remedy of the community or a party for the education or training and any resulting
enhancement of the earning capacity of a party."
Of some significance as well is section 2627, which provides in pertinent part:
"Notwithstanding Sections 2550 to 2552, inclusive, and Sections 2620 to 2624, inclusive,
educational loans shall be assigned pursuant to Section 2641." (Italics added.) Sections
2550 to 2552 provide general rules for the division of community property and sections
2620 to 2624 provide rules for the division of debts and liabilities.
In interpreting section 2641, we are governed by familiar principles. "Under
general settled canons of statutory construction, we ascertain the Legislature's intent in
order to effectuate the law's purpose. [Citation.] We must look to the statute's words and
give them their 'usual and ordinary meaning.' [Citation.] 'The statute's plain meaning
controls the court's interpretation unless its words are ambiguous. If the plain language
of a statute is unambiguous, no court need, or should, go beyond that pure expression of
legislative intent.' " (White v. Ultramar, Inc. (1999) 21 Cal.4th 563, 572.)
Here, there is nothing on the face of section 2641 which limits its application to
education or training which was received during marriage. Rather, by its terms
application of the statute is governed solely by whether community funds were used to
pay for the education, even if the education took place before marriage. This broad
interpretation of section 2641 is of course also consistent with the language of section
2627 which, without limitation, requires that educational loans be assigned under the
provisions of section 2641.
Our conclusion the statute was intended to cover all educational costs paid with
community funds, even when, as here, the education occurred before marriage, is
consistent with the history and intent of the statute. Before enactment of former Civil
Code section 4800.3, the predecessor to section 2641, spouses had no means of directly
recouping the cost or value of one spouse's education and training, even though the
community may have contributed considerable financial support to the education or
training. (See In re Marriage of Slivka (1986) 183 Cal.App.3d 159, 166-167, see also In
re Marriage of Sullivan (1984) 37 Cal.3d 762, 766-767.) Under case law existing at the
time Civil Code section 4800.3 was adopted, a spouse's professional education was not a
community asset and "there was no statutory or judicially created right of the community
to reimbursement for expenditures made in acquisition of the education." (In re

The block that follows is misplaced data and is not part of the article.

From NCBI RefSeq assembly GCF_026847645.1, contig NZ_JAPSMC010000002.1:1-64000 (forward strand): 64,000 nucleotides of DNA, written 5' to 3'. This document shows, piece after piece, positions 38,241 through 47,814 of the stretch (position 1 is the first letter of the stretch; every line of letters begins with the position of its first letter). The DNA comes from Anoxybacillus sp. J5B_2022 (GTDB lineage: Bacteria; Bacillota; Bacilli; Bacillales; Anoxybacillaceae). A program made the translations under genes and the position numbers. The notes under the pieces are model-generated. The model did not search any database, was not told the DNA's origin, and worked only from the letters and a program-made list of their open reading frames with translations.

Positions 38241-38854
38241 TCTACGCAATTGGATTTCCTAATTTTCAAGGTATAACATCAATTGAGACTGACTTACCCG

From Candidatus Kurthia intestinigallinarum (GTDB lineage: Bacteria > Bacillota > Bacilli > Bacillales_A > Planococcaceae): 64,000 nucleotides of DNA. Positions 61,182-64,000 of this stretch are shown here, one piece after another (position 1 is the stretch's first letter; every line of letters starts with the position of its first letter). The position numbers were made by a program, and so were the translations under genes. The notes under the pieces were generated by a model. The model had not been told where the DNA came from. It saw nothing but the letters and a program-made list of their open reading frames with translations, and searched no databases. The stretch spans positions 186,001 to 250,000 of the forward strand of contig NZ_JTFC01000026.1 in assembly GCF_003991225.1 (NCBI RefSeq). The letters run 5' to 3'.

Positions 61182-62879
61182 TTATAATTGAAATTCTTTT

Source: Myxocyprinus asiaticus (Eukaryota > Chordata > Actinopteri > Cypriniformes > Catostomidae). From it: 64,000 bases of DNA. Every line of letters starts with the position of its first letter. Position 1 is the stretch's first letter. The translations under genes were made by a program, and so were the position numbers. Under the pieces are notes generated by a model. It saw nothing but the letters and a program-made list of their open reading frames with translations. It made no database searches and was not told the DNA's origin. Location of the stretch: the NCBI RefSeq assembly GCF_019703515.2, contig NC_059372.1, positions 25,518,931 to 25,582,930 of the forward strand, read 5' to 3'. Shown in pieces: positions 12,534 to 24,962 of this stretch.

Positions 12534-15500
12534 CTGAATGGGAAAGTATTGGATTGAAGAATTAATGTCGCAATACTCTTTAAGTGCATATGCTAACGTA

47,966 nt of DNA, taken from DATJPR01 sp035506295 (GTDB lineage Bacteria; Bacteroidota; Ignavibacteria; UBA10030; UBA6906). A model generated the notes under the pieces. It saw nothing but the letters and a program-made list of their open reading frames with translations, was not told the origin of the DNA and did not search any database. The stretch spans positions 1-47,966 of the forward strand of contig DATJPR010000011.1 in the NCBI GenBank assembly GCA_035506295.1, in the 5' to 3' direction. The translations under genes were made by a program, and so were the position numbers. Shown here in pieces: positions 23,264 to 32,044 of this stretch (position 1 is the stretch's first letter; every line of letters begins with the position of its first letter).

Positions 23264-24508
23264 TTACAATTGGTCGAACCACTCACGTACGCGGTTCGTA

Marriage of Slivka, supra, 183 Cal.App.3d at p. 167, fn. omitted.) As we stated in In re
Marriage of Slivka, "As a result of this treatment of the professional education under the
prior law, the quantum of the community's property was decreased, and the nonstudent
working spouse's community property interest suffered when the marriage was dissolved
shortly after completion of the education or training. This inequity resulted after the
working spouse supported the community and the student spouse during the acquisition
of the professional education. The parties left the marriage with unequal shares of the
fruit of community effort. The injustice of this scheme is evident in that the student
spouse acquires an increased opportunity for higher earnings and fulfillment from which
the other spouse may derive no benefit.
"Section 4800.3 remedies this injustice and serves the state interest in equitable
dissolution of the marital partnership by providing for reimbursement to the community
for expenditures made in acquisition of the student spouse's education or training." (In re
Marriage of Slivka, supra, 183 Cal.App.3d at p. 167.)
The potential inequity the statute was designed to remedy arises even if the
education itself occurred long before the marriage. The trained spouse can expect a
continuing benefit from his or her education whereas, following dissolution, the other
member of the community will receive no future benefit from the community's payment
of the prior educational expenses. Thus treating educational expenses paid by the
community, whenever they were incurred, in a similar fashion, is not only consistent with
the express language of the statute but also with its larger goals.5
5 We note that the equitable factors which Kelly seeks to avoid -- i.e., the benefit the
community received from the education -- might apply even if the statute had never been
enacted. While a community which has paid the separate debts of one spouse is entitled
to compensation, the amount it receives is subject to equitable adjustment. (See e.g.
Weinberg v. Weinberg (1967) 67 Cal.2d 557, 564-565.) Thus even outside the scheme
set forth in section 2641, as a matter of equity the debtor on an educational loan might be
Here, Michael presented evidence his medical education provided him with
monthly allotments which rose to $1,000 a month and annual bonuses of $15,000, neither
of which would have been paid to him by the Navy if he had not been a doctor. Given
that evidence, Michael was entitled to a determination by the trial court as to whether he
had overcome the presumption set forth in section 2641, subdivision (c)(1), that the
community had not substantially benefited from his medical school education. If on
remand such a benefit is found, the trial court must then determine under section 2641,